After one year in office, is Mayor Tory serving the taxpayers who elected him? Is he building consensus on Toronto City Council to build what is needed, eliminate waste, and follow through on what he promised during the election?

We’ll start with the good.

In the summer, we complimented Mayor Tory for declining to pursue a bid for the 2024 Summer Olympics. It was irresponsible to consider this multi-billion dollar commitment considering fiscal challenges in Toronto and more pressing priorities. After significant public criticism of the idea, Tory saw the light.

Mayor Tory fought back opposition to maintaining an elevated Gardiner East Expressway and won. The Toronto Taxpayers Coalition proudly joined the chorus of commuters and business associations defending highways (we still can’t believe we have to type this).

In recent weeks, Toronto City Council voted to explore ways to regulate the taxi industry to include technology-based companies like Uber. This is a contentious file with strongly held opinions on all sides that packed the council chamber last month. We commend the mayor for attempting to move forward with a solution that is fair for all.

At this point, we must point out the bad. On several files, Mayor John Tory has not respected the wishes of taxpayers and has not followed through on his own election promises.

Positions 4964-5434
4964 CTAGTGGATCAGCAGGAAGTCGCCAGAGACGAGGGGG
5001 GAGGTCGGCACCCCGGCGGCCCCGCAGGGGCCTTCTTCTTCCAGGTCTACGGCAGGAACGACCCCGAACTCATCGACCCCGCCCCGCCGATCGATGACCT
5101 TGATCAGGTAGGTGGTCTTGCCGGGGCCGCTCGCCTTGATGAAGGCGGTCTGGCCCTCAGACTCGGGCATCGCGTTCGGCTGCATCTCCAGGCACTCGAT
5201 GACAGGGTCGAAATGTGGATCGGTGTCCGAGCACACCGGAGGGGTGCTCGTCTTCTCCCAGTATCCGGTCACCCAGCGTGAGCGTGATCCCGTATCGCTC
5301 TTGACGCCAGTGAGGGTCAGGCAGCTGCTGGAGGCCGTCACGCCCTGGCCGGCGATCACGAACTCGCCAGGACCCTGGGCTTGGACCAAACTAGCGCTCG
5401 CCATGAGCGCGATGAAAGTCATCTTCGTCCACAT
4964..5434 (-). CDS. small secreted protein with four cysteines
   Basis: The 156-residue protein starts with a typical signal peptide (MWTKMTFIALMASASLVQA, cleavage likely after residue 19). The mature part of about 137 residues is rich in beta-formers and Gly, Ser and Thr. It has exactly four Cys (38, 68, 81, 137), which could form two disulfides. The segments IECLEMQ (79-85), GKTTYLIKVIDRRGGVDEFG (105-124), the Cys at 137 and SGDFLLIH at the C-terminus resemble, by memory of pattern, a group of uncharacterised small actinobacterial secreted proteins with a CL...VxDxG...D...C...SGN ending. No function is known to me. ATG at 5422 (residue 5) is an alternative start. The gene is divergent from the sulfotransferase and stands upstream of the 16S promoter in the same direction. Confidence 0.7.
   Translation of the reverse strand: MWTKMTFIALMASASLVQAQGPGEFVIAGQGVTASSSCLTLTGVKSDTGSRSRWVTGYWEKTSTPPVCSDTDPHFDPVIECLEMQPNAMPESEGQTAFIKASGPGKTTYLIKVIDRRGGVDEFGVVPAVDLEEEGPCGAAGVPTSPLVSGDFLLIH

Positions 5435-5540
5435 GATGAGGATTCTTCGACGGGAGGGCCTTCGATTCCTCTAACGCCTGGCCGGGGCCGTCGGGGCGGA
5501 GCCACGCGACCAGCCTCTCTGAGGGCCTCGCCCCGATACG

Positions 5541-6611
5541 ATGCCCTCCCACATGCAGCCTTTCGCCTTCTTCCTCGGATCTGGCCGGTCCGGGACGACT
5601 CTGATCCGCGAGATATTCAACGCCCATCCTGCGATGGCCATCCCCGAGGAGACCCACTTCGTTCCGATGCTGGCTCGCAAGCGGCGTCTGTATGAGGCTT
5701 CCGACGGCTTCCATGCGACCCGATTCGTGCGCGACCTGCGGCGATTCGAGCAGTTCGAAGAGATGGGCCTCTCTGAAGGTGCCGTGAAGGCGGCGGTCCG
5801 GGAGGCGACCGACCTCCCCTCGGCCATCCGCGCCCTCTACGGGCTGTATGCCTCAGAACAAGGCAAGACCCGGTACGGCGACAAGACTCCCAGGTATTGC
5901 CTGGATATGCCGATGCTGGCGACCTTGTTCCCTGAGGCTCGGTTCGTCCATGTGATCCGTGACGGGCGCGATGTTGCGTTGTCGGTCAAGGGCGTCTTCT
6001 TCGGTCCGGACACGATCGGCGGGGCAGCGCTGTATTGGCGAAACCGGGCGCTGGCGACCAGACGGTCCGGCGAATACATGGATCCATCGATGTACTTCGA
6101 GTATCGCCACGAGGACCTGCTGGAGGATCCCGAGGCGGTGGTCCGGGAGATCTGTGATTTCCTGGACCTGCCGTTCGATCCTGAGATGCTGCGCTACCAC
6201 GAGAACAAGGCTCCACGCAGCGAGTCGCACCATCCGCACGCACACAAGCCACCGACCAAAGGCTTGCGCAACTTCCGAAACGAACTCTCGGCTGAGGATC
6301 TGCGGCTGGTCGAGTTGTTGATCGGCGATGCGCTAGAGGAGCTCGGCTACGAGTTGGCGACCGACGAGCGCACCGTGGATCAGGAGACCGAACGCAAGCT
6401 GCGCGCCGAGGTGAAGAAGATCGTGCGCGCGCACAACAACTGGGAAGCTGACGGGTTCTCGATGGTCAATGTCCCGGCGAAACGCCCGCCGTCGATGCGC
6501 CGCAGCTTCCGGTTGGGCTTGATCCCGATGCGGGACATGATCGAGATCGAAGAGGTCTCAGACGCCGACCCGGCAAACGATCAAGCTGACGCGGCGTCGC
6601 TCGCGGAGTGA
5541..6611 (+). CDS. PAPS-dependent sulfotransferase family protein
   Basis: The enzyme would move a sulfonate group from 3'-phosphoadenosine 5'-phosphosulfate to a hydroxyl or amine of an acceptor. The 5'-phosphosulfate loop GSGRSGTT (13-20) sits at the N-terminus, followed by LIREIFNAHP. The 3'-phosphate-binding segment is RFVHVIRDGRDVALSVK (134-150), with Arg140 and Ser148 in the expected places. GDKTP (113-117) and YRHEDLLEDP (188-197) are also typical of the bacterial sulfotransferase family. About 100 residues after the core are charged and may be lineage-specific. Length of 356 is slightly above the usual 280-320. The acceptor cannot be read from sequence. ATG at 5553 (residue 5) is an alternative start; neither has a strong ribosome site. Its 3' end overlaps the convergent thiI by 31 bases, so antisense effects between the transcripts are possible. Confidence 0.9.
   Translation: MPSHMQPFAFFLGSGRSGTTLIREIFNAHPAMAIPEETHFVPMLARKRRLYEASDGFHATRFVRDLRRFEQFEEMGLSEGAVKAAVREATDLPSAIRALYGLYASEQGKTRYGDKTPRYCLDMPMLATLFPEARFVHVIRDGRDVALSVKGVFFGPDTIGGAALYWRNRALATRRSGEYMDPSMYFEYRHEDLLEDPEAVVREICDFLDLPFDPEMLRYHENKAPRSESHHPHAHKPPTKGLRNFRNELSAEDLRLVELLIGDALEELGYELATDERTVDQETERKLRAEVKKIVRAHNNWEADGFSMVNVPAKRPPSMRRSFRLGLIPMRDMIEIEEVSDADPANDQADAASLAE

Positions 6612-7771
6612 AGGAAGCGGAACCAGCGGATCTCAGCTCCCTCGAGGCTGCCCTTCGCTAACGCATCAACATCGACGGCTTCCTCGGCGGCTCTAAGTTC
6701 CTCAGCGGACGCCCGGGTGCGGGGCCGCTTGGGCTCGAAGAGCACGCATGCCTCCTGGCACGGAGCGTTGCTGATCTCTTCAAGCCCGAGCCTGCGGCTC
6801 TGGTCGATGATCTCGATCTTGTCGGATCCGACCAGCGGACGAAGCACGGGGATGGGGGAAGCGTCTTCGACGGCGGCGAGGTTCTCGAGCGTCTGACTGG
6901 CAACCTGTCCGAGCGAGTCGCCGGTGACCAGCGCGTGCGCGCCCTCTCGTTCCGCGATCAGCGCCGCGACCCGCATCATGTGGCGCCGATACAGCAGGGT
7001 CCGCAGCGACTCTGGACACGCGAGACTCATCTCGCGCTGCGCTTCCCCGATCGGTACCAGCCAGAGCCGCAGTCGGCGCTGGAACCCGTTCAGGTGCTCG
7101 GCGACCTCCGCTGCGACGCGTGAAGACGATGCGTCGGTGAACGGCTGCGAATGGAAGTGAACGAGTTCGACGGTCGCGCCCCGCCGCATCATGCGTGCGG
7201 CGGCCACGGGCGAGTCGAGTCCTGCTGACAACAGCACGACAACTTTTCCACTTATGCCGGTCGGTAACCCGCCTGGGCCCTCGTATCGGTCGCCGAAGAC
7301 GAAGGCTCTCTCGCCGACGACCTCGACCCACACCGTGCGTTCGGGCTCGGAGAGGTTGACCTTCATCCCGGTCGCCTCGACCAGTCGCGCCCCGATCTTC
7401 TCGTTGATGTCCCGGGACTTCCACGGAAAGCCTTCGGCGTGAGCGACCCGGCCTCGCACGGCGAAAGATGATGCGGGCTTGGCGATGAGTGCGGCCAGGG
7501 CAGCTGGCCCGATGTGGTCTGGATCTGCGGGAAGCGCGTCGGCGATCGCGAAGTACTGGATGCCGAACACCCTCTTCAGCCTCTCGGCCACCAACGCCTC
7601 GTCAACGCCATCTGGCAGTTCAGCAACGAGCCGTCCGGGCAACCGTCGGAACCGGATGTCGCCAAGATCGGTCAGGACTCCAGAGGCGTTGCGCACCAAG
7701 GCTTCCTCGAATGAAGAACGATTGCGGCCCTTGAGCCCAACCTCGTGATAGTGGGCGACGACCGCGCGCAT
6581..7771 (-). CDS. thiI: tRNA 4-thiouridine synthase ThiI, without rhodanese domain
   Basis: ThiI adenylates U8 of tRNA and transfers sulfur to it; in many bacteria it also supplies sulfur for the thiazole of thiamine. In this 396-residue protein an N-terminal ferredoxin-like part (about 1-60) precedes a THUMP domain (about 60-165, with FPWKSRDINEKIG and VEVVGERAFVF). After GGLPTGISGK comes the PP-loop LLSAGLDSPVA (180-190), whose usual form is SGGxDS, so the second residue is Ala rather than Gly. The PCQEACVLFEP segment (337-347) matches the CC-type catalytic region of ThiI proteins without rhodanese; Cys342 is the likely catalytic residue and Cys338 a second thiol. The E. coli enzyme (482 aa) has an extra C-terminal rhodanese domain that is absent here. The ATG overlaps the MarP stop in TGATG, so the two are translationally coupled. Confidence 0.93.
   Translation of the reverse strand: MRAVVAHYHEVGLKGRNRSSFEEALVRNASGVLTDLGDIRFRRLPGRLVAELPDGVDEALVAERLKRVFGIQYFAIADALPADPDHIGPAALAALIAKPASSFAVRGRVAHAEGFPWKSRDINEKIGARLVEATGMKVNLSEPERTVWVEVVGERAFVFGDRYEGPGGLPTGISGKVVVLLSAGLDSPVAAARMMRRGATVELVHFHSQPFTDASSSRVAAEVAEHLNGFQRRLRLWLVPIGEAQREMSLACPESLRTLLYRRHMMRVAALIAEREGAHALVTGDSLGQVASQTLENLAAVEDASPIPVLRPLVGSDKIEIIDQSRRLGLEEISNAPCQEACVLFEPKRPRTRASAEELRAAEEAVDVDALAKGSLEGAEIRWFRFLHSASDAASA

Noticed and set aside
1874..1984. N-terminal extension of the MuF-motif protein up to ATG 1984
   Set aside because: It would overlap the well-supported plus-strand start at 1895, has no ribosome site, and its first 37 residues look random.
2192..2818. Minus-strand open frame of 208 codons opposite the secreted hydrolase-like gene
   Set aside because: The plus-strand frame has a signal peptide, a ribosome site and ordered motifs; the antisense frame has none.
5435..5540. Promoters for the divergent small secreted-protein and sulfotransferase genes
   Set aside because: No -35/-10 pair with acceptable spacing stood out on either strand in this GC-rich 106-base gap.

Tory explicitly campaigned on fixing transit and getting Toronto moving. He presented a 22-stop, 53-kilometre rapid transit plan called SmartTrack that basically puts a Toronto border on electrified GO Transit rail lines. Funding has been secured from higher levels of government. The city must pay for its portion of the project but Tory has not detailed how except saying during the election that he’ll use tax increment financing. Tory promised to build SmartTrack is seven years, and one year is already gone. Increasingly, it doesn’t look like SmartTrack is an independent Toronto transit solution. Instead, it looks like lines on a map and a Toronto headache.

The inability of Mayor Tory’s administration to move forward on this file is taking life away from more urgent and more defined transit projects like the long overdue (and approved!) Scarborough subway and downtown subway relief line.